13

There are plenty of journals and conferences in my research area. And there are things we could look up in advance, like impact factor, journal rank and so on.

But I would like to find a place where I could put my personal experience with the journal (or conference).

For instance, in Amazon the customers can review and criticize the books they read. In my country there is a site where you can complaint about any company that failed to satisfy the customer (a flight company, a magazine, a bank, etc).

One could argue that this would be unfair to the people that invest their time as editors or reviewers, but in my opinion it is a two-way relationship. Things like waiting one year without an answer from editors, poor review or evasive answers, is a disrespect to a research group who invests a lot of time as well.

So, is there a place where one could respectfully give a review and share their experience with a journal or conference?

7

There are a few sites that do this:

Of these, I think SciRev is the most active, but I'm not certain about this. That said, in my experience, the actual rating information on these is not of much value. Uptake is pretty slow, and most of the reviews I've seem to just very high marks indiscriminately. As a result, you can't infer too much from the tiny sample sizes available. The information about time to result, review quality, etc. might be useful in principle, but in practice again you've got tiny sample sizes and probably a selection bias as well in terms of who submits reviews -- though I don't know which way this selection bias would go.

Nature wrote a news piece (not paywalled) about these sites in early 2015.

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3

I would like to provide an update on what Corvus already wrote back in 2015. The URLs provided are not alive anymore, it is only SciRev that I could find, on a new domain: SciRev.org

As Corvus remarked, quality scores are questionable, but I found review period feedback useful. SciRev still has very small sample size for journals of my interest, but even with 3-4 reviews, coming from different users - you get at least some idea on the timing. In my perception, reported time periods tend to converge - therefore, it can serve you as somewhat valid indication.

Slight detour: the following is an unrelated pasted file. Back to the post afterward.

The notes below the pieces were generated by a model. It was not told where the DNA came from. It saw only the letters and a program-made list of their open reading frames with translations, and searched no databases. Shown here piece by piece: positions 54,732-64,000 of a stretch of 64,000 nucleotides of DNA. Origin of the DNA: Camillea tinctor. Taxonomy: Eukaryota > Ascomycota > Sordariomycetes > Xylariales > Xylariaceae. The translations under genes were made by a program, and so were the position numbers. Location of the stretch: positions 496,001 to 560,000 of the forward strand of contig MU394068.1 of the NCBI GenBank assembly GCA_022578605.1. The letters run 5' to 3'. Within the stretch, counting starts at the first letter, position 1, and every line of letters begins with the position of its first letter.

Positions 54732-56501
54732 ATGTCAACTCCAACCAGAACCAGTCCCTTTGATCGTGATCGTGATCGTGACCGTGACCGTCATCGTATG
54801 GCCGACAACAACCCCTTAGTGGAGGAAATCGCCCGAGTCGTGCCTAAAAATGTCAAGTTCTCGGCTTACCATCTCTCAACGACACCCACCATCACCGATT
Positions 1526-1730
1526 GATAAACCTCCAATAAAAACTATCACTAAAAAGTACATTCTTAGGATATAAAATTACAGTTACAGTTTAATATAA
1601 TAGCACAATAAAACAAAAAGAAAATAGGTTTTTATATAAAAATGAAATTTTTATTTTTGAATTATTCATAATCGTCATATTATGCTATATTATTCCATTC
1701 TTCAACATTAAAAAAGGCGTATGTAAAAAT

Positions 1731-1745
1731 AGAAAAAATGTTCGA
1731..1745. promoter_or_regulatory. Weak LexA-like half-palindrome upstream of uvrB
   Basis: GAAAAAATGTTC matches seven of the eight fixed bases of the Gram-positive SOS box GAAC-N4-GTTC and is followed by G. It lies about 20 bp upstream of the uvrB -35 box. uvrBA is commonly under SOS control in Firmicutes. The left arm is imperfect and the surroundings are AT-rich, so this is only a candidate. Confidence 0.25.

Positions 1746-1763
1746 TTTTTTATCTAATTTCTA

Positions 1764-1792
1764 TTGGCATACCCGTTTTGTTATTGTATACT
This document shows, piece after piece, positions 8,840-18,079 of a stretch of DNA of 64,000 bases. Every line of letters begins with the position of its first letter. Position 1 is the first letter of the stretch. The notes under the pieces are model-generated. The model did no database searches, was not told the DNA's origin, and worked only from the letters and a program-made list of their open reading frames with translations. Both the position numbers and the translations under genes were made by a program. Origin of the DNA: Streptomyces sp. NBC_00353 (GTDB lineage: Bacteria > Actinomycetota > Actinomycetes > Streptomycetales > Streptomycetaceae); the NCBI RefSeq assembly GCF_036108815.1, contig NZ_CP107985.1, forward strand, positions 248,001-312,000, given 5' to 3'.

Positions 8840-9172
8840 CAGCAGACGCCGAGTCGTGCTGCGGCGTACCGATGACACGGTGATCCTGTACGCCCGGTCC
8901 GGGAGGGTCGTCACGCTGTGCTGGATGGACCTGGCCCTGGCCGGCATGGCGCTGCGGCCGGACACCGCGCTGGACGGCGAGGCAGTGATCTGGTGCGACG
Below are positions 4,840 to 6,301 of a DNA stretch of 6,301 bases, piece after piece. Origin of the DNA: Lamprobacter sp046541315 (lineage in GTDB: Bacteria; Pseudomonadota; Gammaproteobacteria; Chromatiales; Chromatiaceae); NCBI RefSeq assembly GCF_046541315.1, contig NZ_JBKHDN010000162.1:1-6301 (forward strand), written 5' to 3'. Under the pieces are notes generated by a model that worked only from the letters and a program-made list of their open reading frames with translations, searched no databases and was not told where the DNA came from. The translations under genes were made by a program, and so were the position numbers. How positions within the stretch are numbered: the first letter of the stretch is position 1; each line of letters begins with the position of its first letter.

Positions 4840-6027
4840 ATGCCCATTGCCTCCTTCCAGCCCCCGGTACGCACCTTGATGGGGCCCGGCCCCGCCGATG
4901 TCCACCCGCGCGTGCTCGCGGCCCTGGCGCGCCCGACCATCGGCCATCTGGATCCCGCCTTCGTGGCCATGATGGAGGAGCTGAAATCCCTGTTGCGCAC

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0

In addition to SciRev, the review site already mentioned in previous answers, there is the Humanities Journal Wiki.

SciRev is broader in scope, and while it does contain entries for humanities journals, the site seems to concentrate on the sciences. SciRev is also highly structured: users wishing to review a journal fill out largely quantitative questionnaires on the review process, which are then used to produce statistics on review times, submitter satisfaction, etc. It's also possible to submit free-form reviews, though these are optional and go through a vetting process before being published on the website. This process can take some time; of the two reviews I submitted last week, one was published within a few days and the other still hasn't been published. Overall I like the concept and design of the site, though for most of the journals I'm interested in, there are next to no submitted reviews.

By contrast, the Humanities Journal Wiki is limited in scope to humanities journals. It's a wiki that anyone can edit, even without registration—this lowers the bar to participation, which probably explains why the site seems a lot more active than SciRev. Since all reviews are free-form, it's not possible to quantitatively compare journals, and reviews are wildly different in terms of what information they provide. On the whole, though, I find it to be more useful for choosing a submission venue.

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